The same is true, of course, with crypto - you've never seen such hype online about this mythical "virtual investment." It is the Senifeld of investments - and investment in nothing and about nothing. But to hear the folks online tell it, the phrase "block chain" - if repeated five times in a row - will summon Bloody Mary, who will in turn take your $500 investment in "crypto" and make you a Billionaire.
To hear them tell it, this thing that has been around for over a decade, will take over "any day now" and become the new default currency of the world and be used in daily transactions to buy everything from a paper clip to a new car - or even your house! You will get paid in "crypto" and pay your bills in "crypto" and Uncle Sam and the "big banks" can go sit on a tack! Nah-Nah!
But none of that ever happened. What happened is a few people who started these schemes, cashed out and made money off the backs of the small investors who bought a few hundred dollars' worth, thinking, "what have I got to lose?" Answer: a few hundred dollars.
Others have much more to gain - those few hundred multiplied by the millions of chumps, worldwide.
The latest gag is the "run on the bank" meme, and the same folks who pushed GameStop and AMC theater stocks, are now claiming the entire banking system is on the verge of collapse and you should sell your banking stocks or take short positions in them. The people hyping this idea - what do you think their position is? Just saying. Fool you once, shame on you. Fool you three times - get a life!
"We have nothing to fear, but fear itself!" FDR once said. He was commenting on the trend at the time of people reacting or over-reacting to the news and fearfully pulling money from banks (before FDIC insurance) causing them to fail. What's more, farmers and businessmen were pulling back from investing, just as citizens were cutting back on spending, out of fear that things might get worse down the road. Fear is the least useful emotion, and it is why, when these periodic "market adjustments" come along that they undershoot and overshoot by several months.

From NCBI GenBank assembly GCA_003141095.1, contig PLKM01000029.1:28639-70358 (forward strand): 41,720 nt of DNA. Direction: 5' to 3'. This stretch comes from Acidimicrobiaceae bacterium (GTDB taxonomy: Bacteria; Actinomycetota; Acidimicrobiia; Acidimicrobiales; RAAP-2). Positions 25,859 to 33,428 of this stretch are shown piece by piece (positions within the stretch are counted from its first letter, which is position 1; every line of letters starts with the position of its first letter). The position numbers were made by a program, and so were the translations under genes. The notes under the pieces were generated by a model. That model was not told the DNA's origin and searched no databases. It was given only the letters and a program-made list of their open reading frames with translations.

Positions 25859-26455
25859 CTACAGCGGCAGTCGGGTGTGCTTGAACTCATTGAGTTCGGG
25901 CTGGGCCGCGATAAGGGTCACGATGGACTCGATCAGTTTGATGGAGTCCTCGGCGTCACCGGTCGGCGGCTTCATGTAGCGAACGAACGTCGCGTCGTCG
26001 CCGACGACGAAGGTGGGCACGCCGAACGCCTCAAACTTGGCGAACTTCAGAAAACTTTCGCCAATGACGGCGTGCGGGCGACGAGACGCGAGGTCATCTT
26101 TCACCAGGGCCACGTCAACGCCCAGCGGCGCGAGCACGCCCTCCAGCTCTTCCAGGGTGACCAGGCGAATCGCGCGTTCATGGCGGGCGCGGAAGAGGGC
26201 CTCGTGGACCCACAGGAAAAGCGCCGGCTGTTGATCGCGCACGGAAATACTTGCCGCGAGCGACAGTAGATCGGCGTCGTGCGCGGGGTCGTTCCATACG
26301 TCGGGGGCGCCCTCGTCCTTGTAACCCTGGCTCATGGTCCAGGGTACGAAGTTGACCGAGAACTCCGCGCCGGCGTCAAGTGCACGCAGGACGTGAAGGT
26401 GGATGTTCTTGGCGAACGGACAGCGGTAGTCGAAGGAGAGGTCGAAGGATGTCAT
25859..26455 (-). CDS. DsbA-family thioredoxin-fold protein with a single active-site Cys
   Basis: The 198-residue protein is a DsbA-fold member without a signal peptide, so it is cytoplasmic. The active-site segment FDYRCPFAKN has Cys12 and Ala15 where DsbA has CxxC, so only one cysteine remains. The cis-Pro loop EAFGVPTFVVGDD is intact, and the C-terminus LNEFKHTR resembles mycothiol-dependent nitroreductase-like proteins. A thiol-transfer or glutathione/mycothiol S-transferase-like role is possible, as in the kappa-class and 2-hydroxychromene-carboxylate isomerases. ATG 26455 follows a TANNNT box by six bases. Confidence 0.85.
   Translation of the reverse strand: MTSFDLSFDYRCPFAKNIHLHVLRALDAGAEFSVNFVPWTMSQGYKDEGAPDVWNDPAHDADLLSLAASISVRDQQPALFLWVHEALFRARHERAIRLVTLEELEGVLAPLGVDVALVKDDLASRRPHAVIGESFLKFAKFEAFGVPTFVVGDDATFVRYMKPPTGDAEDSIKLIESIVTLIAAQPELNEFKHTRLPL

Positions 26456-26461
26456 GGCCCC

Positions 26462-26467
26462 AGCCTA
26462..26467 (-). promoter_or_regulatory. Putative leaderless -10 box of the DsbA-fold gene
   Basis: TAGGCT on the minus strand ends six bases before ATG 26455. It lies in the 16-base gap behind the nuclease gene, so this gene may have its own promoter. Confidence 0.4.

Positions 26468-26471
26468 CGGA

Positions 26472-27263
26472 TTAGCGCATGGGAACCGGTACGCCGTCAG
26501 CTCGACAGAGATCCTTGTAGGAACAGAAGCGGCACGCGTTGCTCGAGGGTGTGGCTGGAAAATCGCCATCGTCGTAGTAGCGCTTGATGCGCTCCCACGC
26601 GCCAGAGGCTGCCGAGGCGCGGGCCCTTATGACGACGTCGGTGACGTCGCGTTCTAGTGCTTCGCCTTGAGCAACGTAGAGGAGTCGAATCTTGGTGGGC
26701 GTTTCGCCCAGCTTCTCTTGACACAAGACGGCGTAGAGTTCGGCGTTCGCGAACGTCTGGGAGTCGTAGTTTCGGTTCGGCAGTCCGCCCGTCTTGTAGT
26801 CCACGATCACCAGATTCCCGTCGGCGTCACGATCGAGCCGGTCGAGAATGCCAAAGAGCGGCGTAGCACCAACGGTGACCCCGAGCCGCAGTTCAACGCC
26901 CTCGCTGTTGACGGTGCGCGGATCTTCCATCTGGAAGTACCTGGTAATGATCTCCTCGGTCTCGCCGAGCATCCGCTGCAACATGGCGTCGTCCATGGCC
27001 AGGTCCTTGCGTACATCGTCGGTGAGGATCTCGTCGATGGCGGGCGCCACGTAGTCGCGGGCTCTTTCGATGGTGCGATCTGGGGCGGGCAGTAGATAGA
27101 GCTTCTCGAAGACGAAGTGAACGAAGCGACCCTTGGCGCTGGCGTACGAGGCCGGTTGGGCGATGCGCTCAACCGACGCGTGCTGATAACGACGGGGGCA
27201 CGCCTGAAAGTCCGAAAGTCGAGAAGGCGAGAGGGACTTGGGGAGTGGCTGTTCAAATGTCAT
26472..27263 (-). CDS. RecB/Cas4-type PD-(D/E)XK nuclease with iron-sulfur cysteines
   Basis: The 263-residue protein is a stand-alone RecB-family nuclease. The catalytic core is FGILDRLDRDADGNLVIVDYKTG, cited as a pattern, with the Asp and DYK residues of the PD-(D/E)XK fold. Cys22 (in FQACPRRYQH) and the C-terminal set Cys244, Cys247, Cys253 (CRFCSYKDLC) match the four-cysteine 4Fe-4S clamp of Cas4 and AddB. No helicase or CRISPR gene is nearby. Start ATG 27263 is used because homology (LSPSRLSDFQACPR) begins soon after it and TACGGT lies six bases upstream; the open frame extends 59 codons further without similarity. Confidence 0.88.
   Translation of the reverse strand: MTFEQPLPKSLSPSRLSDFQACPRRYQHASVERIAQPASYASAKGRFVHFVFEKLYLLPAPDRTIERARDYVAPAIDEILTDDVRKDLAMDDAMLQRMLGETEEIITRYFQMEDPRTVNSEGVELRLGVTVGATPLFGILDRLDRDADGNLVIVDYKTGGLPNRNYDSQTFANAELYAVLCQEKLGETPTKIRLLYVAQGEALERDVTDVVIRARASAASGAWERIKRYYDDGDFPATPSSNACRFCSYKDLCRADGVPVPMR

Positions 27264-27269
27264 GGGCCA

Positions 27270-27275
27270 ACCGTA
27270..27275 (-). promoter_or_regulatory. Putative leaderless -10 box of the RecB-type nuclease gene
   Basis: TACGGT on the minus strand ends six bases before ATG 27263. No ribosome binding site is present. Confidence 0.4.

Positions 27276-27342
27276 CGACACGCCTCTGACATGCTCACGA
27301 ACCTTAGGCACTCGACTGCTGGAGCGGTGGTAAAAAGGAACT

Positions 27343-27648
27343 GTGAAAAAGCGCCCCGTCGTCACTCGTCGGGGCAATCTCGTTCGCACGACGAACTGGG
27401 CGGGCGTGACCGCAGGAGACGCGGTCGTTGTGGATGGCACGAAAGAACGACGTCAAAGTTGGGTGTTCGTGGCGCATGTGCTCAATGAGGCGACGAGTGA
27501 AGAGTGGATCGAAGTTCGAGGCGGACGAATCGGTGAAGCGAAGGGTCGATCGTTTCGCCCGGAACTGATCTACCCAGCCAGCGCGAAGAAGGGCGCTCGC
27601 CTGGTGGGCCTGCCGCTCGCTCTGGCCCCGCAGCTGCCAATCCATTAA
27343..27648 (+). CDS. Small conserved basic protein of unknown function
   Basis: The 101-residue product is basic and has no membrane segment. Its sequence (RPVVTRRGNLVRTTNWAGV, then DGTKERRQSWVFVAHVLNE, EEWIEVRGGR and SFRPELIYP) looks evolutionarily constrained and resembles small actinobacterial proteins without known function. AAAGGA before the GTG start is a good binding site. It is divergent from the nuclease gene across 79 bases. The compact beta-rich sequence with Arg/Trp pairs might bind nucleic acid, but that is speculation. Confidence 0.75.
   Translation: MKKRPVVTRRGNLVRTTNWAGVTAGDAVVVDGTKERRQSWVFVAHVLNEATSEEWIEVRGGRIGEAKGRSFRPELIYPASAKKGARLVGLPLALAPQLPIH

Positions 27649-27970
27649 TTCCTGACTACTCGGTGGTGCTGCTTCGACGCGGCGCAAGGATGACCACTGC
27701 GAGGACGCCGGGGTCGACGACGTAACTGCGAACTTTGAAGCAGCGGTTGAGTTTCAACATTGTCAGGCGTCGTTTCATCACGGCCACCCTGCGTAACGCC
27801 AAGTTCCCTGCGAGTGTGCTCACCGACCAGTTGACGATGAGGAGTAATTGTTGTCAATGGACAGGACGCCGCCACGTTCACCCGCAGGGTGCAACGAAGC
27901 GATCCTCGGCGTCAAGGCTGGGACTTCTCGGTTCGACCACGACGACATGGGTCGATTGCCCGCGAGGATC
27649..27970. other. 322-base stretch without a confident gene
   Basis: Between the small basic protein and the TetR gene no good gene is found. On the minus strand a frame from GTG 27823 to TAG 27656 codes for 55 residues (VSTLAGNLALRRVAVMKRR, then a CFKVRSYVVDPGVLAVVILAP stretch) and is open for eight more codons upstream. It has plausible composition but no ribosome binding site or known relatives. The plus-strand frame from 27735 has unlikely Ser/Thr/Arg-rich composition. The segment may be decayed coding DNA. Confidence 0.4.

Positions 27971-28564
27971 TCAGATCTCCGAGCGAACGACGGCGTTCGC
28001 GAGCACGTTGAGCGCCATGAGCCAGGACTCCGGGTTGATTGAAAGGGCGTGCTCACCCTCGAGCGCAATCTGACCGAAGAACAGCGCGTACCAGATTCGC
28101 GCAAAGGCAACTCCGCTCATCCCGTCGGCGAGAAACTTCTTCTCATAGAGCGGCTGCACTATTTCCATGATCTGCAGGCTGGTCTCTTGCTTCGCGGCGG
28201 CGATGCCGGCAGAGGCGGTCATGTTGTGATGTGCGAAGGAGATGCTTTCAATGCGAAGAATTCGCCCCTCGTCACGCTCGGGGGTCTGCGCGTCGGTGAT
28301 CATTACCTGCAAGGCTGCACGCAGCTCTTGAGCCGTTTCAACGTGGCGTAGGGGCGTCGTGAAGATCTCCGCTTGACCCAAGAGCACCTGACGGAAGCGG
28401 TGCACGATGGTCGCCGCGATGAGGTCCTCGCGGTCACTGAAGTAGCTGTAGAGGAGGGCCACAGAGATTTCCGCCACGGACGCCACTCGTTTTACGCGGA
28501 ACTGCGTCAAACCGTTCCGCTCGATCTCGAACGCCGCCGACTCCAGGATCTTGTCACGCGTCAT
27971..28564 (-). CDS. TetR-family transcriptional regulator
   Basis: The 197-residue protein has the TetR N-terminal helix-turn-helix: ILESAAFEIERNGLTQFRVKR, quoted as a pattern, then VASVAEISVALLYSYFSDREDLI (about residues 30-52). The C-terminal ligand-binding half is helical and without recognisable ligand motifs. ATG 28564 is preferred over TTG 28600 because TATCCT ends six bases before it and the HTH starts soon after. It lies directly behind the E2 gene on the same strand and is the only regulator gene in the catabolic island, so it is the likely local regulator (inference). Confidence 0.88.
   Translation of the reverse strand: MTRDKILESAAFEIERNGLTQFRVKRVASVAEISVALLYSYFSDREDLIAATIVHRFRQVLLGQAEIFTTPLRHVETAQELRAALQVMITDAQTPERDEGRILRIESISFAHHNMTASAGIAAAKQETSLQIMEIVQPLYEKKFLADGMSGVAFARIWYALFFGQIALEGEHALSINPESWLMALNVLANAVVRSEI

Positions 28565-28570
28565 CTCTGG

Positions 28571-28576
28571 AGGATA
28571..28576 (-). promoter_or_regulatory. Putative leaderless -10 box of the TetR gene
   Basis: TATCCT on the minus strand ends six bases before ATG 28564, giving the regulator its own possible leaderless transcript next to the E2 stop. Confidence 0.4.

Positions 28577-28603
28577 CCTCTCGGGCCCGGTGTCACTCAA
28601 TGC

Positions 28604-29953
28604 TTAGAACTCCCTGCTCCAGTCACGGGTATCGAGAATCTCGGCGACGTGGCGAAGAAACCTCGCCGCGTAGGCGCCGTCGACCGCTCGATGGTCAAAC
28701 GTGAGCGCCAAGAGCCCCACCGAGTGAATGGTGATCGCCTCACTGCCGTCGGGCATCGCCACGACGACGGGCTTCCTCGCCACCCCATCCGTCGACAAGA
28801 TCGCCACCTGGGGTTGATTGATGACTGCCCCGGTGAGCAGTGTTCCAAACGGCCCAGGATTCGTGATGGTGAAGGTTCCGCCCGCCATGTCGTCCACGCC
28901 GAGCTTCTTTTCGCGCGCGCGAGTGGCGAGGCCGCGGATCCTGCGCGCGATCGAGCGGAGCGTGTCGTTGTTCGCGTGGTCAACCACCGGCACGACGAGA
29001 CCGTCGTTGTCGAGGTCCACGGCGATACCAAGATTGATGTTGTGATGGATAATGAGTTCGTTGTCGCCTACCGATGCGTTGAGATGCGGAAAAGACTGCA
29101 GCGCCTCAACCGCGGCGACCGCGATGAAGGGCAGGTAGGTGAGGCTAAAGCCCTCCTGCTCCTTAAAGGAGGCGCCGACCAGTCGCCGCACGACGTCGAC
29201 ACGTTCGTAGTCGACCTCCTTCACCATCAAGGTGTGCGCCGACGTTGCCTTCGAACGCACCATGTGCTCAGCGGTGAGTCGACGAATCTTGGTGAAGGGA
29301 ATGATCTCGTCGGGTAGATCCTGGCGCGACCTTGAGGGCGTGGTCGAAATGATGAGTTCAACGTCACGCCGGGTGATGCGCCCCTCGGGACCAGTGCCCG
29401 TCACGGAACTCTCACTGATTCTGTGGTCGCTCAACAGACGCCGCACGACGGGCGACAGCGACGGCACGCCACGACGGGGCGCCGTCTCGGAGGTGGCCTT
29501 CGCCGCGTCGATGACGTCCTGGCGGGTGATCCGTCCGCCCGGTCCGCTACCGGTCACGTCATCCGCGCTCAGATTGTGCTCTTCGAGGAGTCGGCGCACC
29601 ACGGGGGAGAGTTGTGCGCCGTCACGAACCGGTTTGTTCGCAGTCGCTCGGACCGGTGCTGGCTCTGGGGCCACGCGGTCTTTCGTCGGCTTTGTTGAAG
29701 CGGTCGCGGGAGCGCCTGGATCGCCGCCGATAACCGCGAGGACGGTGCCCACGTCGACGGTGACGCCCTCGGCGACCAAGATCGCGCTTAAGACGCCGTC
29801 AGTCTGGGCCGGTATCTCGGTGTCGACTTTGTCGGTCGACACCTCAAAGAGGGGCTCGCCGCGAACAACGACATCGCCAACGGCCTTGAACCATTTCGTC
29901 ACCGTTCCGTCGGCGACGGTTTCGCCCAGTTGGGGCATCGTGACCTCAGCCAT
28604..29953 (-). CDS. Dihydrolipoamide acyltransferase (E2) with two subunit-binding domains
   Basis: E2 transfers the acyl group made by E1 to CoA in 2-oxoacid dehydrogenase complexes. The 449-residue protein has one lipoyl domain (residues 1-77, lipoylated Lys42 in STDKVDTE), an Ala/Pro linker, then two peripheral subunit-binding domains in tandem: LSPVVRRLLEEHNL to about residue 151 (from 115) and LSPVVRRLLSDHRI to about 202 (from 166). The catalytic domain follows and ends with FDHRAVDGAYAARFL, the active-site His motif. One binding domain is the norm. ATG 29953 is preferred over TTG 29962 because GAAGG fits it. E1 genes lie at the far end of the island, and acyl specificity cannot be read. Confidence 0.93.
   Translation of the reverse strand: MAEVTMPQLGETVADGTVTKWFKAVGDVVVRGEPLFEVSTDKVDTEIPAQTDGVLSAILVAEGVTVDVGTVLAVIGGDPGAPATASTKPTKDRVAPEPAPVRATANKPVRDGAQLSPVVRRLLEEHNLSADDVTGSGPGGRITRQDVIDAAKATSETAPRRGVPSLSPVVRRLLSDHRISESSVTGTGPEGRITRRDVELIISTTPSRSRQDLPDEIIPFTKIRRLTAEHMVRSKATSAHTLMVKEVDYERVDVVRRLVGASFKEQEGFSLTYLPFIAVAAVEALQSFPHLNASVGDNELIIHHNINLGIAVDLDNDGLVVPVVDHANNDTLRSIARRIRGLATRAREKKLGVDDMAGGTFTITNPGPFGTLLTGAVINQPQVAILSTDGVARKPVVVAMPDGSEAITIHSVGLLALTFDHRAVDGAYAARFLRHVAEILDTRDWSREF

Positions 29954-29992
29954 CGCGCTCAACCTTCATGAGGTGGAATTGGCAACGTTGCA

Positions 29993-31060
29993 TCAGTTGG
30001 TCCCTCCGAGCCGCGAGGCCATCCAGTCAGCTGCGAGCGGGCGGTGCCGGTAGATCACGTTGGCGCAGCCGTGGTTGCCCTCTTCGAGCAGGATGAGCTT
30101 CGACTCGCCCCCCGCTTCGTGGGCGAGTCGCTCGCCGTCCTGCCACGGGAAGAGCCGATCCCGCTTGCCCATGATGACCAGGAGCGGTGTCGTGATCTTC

For example, the housing market is running on empty right now. People are still paying top dollar for homes, even as high interest rates make the monthly payments more than the cost of renting. For example, where we live, houses are selling for an astounding $800,000 when two years ago the same house sold for $500,000 - or less. At today's interest rates, even with a 20% down payment, you are looking at over $4200 a month just to service the mortgage (and another $200 a month in insurance, plus taxes of close to $400 a month). You could easily spend five grand a month to "own" such a house.
You could rent it for $3500 a month - or less. So yea, we are in a bubble. And from what I am reading, it is the same story in many other markets as well. So why would people pay so much for a house? A year ago when rates were in the 3% range, the monthly payment (and purchase price, ironically) would be far less. At rates back then, the same house at the same price would cost under $3000 a month - you'd make money every month by renting it out.